Judy Holliday is terrific, and it's wonderful to Lemmon in his first movie role. The movie also gives us an unself-conscious window in 1954 America in the early days of TV and Madison Avenue. Did I say, I love Judy Holliday?
It Should Happen to You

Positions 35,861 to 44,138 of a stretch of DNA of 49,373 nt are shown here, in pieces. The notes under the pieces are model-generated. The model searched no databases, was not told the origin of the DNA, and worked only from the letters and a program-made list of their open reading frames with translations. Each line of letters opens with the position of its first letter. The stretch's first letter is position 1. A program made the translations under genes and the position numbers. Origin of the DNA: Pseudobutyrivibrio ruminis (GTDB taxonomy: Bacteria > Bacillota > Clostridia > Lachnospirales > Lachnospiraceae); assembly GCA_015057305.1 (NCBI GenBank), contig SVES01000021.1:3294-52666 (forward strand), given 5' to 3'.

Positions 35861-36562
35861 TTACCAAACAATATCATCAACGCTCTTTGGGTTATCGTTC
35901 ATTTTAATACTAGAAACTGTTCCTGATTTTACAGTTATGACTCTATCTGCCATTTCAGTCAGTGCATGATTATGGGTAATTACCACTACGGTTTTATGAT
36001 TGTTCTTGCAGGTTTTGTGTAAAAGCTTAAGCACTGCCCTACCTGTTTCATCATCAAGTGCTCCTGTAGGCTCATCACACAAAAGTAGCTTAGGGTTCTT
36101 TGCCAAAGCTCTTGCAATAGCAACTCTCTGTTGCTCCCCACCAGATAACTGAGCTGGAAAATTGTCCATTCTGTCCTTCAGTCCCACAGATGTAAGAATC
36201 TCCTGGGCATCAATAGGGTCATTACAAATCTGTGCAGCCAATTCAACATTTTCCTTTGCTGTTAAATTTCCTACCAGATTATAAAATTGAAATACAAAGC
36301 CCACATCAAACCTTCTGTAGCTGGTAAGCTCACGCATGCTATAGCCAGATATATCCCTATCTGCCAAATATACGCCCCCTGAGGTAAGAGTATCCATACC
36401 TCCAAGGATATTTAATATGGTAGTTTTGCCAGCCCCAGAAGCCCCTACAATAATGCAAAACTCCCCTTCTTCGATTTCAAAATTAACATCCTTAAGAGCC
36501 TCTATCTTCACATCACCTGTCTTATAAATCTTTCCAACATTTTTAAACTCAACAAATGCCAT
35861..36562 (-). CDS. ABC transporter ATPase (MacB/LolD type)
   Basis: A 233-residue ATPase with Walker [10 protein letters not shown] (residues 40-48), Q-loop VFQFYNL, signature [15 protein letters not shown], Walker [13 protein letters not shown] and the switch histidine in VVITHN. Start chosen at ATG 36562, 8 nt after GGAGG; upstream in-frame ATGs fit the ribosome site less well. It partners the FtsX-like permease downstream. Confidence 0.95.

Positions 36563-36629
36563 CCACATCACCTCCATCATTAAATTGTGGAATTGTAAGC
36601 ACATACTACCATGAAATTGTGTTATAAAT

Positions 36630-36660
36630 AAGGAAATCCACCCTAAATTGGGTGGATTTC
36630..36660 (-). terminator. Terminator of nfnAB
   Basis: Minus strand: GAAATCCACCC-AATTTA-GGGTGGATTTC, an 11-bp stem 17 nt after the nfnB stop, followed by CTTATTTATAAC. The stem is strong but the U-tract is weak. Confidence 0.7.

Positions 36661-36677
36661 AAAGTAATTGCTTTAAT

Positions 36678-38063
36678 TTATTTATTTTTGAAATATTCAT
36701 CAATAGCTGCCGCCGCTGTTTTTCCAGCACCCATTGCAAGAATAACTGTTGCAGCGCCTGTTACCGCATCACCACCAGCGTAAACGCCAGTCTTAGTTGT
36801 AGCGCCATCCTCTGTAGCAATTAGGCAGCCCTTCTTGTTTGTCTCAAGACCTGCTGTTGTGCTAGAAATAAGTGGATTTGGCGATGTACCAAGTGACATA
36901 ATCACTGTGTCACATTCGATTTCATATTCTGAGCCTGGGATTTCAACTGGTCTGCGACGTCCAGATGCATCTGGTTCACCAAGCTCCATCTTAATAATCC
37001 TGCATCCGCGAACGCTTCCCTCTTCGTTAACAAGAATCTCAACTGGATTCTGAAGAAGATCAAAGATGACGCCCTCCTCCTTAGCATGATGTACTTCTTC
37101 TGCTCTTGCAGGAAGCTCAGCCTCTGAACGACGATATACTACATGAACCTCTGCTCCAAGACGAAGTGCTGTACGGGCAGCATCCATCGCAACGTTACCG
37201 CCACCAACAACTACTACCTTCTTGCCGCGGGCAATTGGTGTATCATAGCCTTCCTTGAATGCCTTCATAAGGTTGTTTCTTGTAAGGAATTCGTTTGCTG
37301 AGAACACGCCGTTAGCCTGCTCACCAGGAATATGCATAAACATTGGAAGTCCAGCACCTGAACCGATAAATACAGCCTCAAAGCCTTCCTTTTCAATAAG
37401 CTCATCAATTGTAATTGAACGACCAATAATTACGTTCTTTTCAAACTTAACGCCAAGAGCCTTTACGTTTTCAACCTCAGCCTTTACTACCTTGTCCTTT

Time Out saysOne of Judy Holliday's delicious dumb blonde performances as the nobody despairing of being somebody who makes it by splashing her savings on splashing her name across a billboard in Manhattan. Garson Kanin's script doesn't really bite hard enough in its satire of TV and its eager promotion of the nonentity celebrity, nor - after a wonderful opening - does the comedy have anywhere much to go. Bright moments and irresistible performances, though, with Lemmon (in his debut) making a superb foil for Holliday as the solemn documentary film-maker who observes, loves and is baffled by her.